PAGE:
Free Magellan Webinar: “Understanding and Overcoming Unique Issues for BIPOC Mental Health”

Free Magellan Webinar: “Understanding and Overcoming Unique Issues for BIPOC Mental Health”

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Image by photosforyou from Pixabay

Wednesday, July 21, 2021 — 2:00 pm ET
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For black and indigenous people of color (BIPOC) Mental Health Awareness Month, Magellan is offering a free webinar with their medical directors, Dr. Rakel Beall-Wilkins, MD, MPH, psychiatrist, and Dr. Misty Tu, MD, psychiatrist, as they share their knowledge and tips to support BIPOC mental health and answer questions from the audience.

Course Description: 
Impacts from the pandemic have disproportionately affected BIPOC groups, leading to increased stress and mental health concerns. While African Americans make up 13% of the U.S. population, they make up 30% of COVID-19 cases and 33% of COVID-19 hospitalizations [1]. Data shows that COVID-19-related deaths among BIPOC groups are also disproportionately higher [1]. Among Hispanic adults during the pandemic, reports of increased or newly initiated substance use (SU) was 36.9%, compared to 14.3%–15.6% among all other respondents, symptoms of depression were reported 59% more frequently than by White individuals, and reports of suicidal thoughts/ideation were 4x higher than for African American and White individuals [2]. Among Asian Americans during the pandemic, 32% have reported fear over being threatened or physically attacked, 45% have reported at least one derogatory incident tied to racial or ethnic background, and 81% have reported a general concern that violence against them is increasing [3].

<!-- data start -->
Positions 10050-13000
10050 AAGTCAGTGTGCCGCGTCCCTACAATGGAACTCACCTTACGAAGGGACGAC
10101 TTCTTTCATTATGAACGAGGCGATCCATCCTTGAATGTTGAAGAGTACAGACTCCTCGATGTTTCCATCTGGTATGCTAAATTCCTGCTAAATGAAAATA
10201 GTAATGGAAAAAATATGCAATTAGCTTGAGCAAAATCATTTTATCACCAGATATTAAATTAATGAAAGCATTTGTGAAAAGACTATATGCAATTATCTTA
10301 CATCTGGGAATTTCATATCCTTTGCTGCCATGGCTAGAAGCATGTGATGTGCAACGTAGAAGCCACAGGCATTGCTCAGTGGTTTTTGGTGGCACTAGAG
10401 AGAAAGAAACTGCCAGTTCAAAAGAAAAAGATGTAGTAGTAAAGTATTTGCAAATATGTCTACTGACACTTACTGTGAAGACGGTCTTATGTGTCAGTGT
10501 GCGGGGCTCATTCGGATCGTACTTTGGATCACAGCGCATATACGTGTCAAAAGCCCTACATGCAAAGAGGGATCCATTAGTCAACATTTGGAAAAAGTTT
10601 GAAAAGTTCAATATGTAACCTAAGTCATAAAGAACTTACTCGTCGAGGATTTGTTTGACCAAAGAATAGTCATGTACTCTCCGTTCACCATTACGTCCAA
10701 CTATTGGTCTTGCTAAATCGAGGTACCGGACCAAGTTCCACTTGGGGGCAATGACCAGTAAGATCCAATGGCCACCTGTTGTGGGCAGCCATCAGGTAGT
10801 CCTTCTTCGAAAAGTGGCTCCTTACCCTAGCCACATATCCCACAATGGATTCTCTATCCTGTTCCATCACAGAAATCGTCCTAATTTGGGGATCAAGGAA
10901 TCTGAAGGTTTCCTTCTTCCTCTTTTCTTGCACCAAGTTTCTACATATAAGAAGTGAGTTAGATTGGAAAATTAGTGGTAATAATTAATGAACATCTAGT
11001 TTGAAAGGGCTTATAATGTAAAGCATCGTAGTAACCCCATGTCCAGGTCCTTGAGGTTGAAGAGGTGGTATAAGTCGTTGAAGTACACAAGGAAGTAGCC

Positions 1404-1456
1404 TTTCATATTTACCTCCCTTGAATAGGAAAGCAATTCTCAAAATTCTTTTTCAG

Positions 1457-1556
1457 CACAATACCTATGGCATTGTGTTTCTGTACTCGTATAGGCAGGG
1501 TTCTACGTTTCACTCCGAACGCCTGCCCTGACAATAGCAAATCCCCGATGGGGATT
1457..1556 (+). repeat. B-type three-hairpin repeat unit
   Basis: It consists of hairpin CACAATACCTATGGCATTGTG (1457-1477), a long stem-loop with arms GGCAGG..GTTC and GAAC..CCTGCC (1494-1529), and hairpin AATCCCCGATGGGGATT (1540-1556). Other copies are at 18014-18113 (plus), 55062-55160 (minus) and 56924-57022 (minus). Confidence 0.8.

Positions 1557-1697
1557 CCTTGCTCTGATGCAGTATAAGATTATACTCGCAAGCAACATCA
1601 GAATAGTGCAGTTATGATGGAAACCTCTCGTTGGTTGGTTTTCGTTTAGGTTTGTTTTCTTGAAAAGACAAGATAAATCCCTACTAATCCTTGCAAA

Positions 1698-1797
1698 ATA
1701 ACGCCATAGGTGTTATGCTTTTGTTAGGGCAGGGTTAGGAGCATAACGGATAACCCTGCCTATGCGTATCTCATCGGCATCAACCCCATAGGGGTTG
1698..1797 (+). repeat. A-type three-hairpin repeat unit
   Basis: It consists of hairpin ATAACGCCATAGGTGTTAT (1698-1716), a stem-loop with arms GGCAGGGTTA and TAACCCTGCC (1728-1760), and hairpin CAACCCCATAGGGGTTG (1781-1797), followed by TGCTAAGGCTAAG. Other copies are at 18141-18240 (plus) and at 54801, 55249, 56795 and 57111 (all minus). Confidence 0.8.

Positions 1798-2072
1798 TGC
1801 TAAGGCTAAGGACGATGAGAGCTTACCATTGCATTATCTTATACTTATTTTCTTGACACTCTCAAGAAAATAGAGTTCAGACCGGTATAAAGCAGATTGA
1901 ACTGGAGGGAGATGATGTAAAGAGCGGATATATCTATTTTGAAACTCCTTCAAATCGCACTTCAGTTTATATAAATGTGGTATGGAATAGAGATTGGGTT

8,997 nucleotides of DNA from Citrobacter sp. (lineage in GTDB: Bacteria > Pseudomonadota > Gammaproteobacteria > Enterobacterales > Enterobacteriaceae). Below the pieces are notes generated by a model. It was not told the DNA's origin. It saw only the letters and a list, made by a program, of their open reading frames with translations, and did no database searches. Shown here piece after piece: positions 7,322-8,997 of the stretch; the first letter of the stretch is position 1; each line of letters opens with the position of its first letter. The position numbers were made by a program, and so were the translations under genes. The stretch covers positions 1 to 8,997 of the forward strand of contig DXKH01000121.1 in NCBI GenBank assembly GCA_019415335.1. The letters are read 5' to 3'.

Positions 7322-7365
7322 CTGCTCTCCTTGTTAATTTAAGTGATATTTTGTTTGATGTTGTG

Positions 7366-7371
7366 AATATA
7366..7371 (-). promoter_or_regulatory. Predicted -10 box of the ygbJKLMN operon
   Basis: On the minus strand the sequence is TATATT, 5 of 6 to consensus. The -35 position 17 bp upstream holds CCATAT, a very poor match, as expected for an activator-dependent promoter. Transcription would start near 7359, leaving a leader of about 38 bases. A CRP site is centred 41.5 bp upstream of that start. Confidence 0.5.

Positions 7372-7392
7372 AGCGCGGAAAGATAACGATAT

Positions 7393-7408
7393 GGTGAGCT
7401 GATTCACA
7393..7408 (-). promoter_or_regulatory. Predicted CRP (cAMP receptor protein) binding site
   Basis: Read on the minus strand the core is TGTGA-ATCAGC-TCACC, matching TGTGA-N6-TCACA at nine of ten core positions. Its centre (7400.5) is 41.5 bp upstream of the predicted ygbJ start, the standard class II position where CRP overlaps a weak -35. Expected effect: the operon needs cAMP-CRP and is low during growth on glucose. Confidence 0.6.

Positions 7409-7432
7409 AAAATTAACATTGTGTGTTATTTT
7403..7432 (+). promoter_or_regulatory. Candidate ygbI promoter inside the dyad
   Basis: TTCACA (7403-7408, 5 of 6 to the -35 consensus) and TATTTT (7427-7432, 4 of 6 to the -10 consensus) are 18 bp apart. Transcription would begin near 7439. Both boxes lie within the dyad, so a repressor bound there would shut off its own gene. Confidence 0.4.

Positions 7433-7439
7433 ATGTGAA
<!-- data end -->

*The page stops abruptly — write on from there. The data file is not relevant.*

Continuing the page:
Historically, individuals in racial and ethnic minority groups are less likely to receive treatment for mental health or SU disorders [2]. Among people with any mental illness in 2015, 22% of Asian people and 31% of African American and Hispanic people received treatment, compared to 48% of White people [4].

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